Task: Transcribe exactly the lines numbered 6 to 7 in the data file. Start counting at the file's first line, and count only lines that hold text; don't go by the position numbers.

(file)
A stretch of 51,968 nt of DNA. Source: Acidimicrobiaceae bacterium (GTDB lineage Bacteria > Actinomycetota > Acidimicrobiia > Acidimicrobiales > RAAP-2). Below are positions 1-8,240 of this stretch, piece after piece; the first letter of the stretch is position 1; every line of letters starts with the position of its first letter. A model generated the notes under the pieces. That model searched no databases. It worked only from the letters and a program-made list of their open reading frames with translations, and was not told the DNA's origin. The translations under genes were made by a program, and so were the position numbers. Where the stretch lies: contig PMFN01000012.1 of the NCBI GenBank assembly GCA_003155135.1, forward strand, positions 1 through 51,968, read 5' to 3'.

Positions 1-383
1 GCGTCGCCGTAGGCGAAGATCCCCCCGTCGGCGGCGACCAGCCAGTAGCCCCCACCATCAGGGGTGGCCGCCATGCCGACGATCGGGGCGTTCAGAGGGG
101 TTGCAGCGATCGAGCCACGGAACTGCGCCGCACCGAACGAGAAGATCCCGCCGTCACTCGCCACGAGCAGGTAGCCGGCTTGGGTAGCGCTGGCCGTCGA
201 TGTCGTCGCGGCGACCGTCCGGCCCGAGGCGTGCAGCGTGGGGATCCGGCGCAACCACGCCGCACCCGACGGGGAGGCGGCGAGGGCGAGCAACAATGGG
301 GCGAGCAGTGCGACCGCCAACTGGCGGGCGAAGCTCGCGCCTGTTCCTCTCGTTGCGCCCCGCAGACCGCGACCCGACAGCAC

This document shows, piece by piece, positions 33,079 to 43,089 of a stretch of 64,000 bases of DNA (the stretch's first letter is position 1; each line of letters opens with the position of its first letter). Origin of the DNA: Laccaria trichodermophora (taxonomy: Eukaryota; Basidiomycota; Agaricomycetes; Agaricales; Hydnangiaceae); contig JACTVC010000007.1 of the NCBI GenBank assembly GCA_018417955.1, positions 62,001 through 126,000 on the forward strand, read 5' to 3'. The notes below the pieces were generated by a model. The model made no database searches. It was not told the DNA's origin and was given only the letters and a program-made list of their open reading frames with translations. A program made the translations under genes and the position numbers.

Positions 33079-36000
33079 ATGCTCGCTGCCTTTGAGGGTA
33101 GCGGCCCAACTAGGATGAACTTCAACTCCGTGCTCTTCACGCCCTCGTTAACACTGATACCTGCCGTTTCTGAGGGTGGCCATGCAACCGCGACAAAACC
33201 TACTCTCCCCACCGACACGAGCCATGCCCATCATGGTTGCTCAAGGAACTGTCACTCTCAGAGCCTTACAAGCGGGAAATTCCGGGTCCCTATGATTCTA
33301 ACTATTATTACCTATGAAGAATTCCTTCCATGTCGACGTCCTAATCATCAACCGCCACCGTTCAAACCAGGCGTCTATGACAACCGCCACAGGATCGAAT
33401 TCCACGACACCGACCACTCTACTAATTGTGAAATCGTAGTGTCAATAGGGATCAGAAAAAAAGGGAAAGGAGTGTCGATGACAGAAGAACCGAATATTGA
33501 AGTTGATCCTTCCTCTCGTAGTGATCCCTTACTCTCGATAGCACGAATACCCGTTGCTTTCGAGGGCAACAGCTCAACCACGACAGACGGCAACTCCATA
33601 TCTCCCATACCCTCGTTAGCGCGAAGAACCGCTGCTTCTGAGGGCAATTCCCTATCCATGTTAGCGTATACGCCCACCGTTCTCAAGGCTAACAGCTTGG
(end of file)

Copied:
301 GCGAGCAGTGCGACCGCCAACTGGCGGGCGAAGCTCGCGCCTGTTCCTCTCGTTGCGCCCCGCAGACCGCGACCCGACAGCAC

This document shows, piece by piece, positions 33,079 to 43,089 of a stretch of 64,000 bases of DNA (the stretch's first letter is position 1; each line of letters opens with the position of its first letter). Origin of the DNA: Laccaria trichodermophora (taxonomy: Eukaryota; Basidiomycota; Agaricomycetes; Agaricales; Hydnangiaceae); contig JACTVC010000007.1 of the NCBI GenBank assembly GCA_018417955.1, positions 62,001 through 126,000 on the forward strand, read 5' to 3'. The notes below the pieces were generated by a model. The model made no database searches. It was not told the DNA's origin and was given only the letters and a program-made list of their open reading frames with translations. A program made the translations under genes and the position numbers.